Monday, June 23, 2014

Not socks: the return of the Pi shawl

I've just wrapped up a pretty major project: a book about Custom Fit socks. I've shipped off the box of samples for photography, and mailed the manuscript to the editor, and so now it's time to work on something else for a while. (The publication date is the middle of next year, so I'll thank you in advance for your patience...) Between my book and some other design projects, I've knitted nothing but socks since November, and I was desperate to cast on something that wasn't socks.

So, firmly not socks... a Pi shawl design.

I've designed a couple of circular Pi shawls over the years... one using Shetland stitch patterns, and the epic Snowflower project, published in the now-defunct Yarn Forward Magazine in 2010 or so. Both samples have been lost, sadly. (The Snowflower was cashmere, too, damn it.)

I learned some important lessons with those two designs. I learned that the piece needs to be pretty big. Although Shetland Skies is pretty, it's a bit too small to be easily worn.

And I learned that if you're going to knit a big piece, if you use a laceweight yarn, you'll be at it for a while... the Snowflower sample took about three weeks of very dedicated knitting, and about 1200 yds of yarn.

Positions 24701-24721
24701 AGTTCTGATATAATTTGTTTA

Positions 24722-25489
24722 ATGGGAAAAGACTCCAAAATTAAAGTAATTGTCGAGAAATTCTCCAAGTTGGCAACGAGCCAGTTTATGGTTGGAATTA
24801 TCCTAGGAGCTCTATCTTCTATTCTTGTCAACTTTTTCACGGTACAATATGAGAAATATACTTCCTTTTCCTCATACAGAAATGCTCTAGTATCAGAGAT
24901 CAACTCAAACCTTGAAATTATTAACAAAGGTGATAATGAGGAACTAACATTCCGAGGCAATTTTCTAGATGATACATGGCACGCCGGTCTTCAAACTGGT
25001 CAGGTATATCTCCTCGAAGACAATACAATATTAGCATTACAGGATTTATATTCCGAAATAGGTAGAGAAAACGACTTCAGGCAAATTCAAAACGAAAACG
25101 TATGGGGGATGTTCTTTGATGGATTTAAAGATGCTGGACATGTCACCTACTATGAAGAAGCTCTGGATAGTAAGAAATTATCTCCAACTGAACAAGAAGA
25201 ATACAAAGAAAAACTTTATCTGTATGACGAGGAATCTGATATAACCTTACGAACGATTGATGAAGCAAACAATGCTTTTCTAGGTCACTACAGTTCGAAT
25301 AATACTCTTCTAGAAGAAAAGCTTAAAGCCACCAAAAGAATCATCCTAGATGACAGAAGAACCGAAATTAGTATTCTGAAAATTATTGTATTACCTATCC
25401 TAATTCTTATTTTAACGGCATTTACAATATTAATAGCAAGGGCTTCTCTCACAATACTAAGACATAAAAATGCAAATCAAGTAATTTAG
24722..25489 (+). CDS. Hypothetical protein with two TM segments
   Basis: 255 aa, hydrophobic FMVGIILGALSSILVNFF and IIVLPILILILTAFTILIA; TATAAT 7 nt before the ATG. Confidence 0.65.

But I also learned that I love the concept.

It's all based on the mathematical relationship between the radius and the circumference of the circle... hence "Pi".

Now, as Ms. Zimmermann says, you barely need a pattern for this thing... you start at the centre with 9 stitches, and there are only six shaping rounds. Every so often, you simple double the stitch count, with a round of (yo, k1). You can make a plain one, or a very simply patterned one. Or you can go to town, as I have done, and apply your own patterns.

This new version is an update... rethinking... extension... expansion... of the Snowflower concept. Although in a heavier yarn this time - indigodragonfly's earth-shatteringly delicious UberMerGoat merino cashmere DK weight, in Cumberbacchanal -- so hopefully it won't take quite as long.

Very happy with it so far.

As soon as the pattern is ready, I'll let you know.

And if you're interested in designing your own, I'm teaching a class on this at KnitCity in Vancouver this October.

1 comment:

Norm Wilner said...

This is a test comment. Don't pay it no mind.